Robert Pirani is the program director for the New York–New Jersey Harbor & Estuary Program at the Hudson River Foundation. HEP is a collaboration of government, scientists and the civic sector that helps protect, restore, and provide access to the Hudson River Estuary. It is one of 28 such programs around the country authorized under the Clean Water Act.


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Take our Annual EcoFlora Community Survey

We want to hear from you about your experiences documenting the biodiversity of our city. Please take a few minutes to fill out our EcoFlora Community Survey! The survey will be open until September 30.

CLICK HERE TO SHARE YOUR OPINIONS WITH US



Posted on Σεπτέμβριος 22, 2023 0433 ΜΜ by tohmi tohmi | 0σχόλια | Αφήστε ένα σχόλιο

Σεπτέμβριος 04, 2023

SIXTH ANNUAL ECOFLORA CONFERENCE

Sixth Annual EcoFlora Conference:

the Future of New York City Flora: Threats and Opportunities

Friday, September 15, 10am-12pm (virtual)

CLICK HERE TO REGISTER

Join the New York City EcoFlora project for our sixth annual conference, focused on the future of New York City’s flora. Our speakers will explore the current and historic state of the City’s plants, the threats they face, and opportunities for us to better understand and conserve them, in order to cultivate a flourishing future for our city.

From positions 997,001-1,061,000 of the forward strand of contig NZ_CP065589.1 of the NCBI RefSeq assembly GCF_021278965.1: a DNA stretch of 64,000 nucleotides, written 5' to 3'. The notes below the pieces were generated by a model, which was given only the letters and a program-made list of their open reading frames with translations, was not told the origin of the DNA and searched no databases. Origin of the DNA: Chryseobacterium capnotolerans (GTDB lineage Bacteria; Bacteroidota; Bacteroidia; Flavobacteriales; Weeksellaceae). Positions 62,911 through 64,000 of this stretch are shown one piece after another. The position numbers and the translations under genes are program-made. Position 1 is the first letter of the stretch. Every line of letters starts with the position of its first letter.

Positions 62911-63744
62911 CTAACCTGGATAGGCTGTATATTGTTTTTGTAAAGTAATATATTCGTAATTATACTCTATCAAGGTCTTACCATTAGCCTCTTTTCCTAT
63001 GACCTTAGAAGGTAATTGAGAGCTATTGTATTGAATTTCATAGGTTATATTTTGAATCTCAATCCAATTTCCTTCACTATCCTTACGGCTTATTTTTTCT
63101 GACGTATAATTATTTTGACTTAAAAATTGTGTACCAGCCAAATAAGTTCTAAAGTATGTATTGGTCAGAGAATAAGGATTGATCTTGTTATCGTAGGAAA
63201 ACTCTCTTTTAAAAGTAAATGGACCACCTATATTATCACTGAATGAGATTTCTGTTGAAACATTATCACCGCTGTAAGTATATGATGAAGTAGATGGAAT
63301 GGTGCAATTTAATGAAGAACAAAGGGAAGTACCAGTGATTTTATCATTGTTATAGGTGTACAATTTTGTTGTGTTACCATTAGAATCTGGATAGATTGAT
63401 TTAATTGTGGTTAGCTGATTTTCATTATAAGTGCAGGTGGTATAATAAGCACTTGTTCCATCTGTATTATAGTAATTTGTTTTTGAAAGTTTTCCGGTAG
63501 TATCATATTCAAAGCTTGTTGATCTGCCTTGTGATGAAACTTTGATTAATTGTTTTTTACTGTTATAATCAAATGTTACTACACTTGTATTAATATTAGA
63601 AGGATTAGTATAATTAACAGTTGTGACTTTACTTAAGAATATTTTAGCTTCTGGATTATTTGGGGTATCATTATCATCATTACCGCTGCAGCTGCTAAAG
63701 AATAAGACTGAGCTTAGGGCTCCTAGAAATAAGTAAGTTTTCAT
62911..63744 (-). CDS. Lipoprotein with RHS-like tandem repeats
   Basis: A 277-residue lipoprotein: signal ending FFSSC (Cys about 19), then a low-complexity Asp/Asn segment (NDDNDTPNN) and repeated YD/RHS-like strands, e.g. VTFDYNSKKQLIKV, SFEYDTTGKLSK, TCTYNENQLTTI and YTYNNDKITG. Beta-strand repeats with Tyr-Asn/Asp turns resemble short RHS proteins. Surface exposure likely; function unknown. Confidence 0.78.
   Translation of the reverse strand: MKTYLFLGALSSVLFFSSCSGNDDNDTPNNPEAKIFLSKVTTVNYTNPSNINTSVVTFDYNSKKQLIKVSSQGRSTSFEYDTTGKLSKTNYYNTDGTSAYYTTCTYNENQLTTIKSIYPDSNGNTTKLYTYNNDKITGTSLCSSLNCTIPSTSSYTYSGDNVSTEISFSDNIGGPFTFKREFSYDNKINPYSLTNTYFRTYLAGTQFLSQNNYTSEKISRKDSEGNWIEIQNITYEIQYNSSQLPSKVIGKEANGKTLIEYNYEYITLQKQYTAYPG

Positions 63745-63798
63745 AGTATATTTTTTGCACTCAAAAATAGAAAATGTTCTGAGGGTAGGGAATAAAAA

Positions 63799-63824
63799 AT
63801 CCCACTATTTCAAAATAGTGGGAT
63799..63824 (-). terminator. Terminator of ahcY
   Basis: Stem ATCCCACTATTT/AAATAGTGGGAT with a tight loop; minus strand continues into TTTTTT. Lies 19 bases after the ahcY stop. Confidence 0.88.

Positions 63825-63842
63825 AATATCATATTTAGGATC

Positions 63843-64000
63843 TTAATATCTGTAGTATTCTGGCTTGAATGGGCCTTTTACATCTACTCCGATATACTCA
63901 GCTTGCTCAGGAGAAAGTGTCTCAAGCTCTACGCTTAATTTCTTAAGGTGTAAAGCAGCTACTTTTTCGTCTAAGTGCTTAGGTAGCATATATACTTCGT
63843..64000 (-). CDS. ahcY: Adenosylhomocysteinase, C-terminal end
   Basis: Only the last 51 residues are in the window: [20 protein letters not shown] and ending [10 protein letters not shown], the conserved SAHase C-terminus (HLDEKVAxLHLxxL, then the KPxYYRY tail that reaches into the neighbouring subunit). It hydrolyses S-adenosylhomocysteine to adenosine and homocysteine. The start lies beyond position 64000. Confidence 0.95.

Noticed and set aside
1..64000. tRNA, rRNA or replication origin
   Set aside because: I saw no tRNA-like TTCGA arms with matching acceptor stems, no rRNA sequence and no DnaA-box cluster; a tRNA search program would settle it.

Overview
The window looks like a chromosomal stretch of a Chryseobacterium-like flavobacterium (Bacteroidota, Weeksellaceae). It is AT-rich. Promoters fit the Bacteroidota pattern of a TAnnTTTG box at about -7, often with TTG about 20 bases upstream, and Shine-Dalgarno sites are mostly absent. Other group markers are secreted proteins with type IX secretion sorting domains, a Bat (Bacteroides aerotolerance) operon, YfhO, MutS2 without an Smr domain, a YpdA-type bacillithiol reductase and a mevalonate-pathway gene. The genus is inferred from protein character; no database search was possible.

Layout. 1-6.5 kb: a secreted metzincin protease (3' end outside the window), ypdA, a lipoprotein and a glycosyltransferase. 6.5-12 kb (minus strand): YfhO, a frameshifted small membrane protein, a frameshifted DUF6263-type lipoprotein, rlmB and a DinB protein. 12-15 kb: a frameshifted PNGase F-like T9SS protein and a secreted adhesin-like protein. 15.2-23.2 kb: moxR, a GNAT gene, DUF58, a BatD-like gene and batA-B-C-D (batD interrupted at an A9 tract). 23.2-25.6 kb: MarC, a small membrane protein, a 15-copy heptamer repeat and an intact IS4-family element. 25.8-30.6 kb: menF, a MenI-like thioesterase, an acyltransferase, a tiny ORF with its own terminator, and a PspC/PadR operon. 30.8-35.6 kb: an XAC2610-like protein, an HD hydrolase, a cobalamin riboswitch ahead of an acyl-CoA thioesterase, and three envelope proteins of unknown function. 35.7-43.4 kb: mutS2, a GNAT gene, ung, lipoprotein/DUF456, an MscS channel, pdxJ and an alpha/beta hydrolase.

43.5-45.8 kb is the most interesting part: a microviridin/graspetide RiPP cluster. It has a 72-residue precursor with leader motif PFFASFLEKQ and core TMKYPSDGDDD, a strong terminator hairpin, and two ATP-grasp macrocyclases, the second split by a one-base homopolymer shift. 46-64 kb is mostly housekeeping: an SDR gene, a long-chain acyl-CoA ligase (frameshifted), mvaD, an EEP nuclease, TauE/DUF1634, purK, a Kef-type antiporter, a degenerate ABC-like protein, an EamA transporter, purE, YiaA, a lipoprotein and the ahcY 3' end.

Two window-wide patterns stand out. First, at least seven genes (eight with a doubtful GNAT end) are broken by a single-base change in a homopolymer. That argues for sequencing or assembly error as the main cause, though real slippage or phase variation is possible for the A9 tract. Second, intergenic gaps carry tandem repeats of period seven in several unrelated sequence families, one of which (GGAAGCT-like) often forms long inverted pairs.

There will be five 15 minute talks, followed by a Q&A.

Speakers & Presentations


Biodiversity in the Concrete Jungle: Global to Local Drivers of Floras Across the World’s Cities
Dr. Myla Aronson, Rutgers University


The Spontaneous Flora of New York City: Exploring Past and Present
Lydia Paradiso, NYBG


New Features of the EcoFlora Symbiota Portal
Dr. Chris Tyrrell, freelance developer


Nature Your City: Making New York City Better for People and Plants
Dr. Eric Sanderson, NYBG


Sowing Seeds: Inspired Projects Helping to Ensure a Diverse Flora
Clara Holmes, NYC Parks

The event will be recorded and available to view on YouTube following the event.




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Σεπτέμβριος 02, 2023

September EcoQuest

Spot and Squash September

Since it was first spotted in New York City in 2020, the Spotted Lanternfly (Lycorma delicatula) has quickly multiplied and become a significant threat to many economically and culturally significant plants such as grapevines (Vitis spp.), stone fruits (Prunus spp.), and Maple (Acer spp.). Adults will begin laying egg masses in September, which will overwinter to hatch next spring. You can help by documenting where these egg masses are located, and by destroying them to prevent further infestation.


Use this guide to learn about how to remove and destroy egg masses:
Cornell Guide to Spotted Lanternfly Management



Posted on Σεπτέμβριος 02, 2023 0209 ΠΜ by tohmi tohmi | 2σχόλια | Αφήστε ένα σχόλιο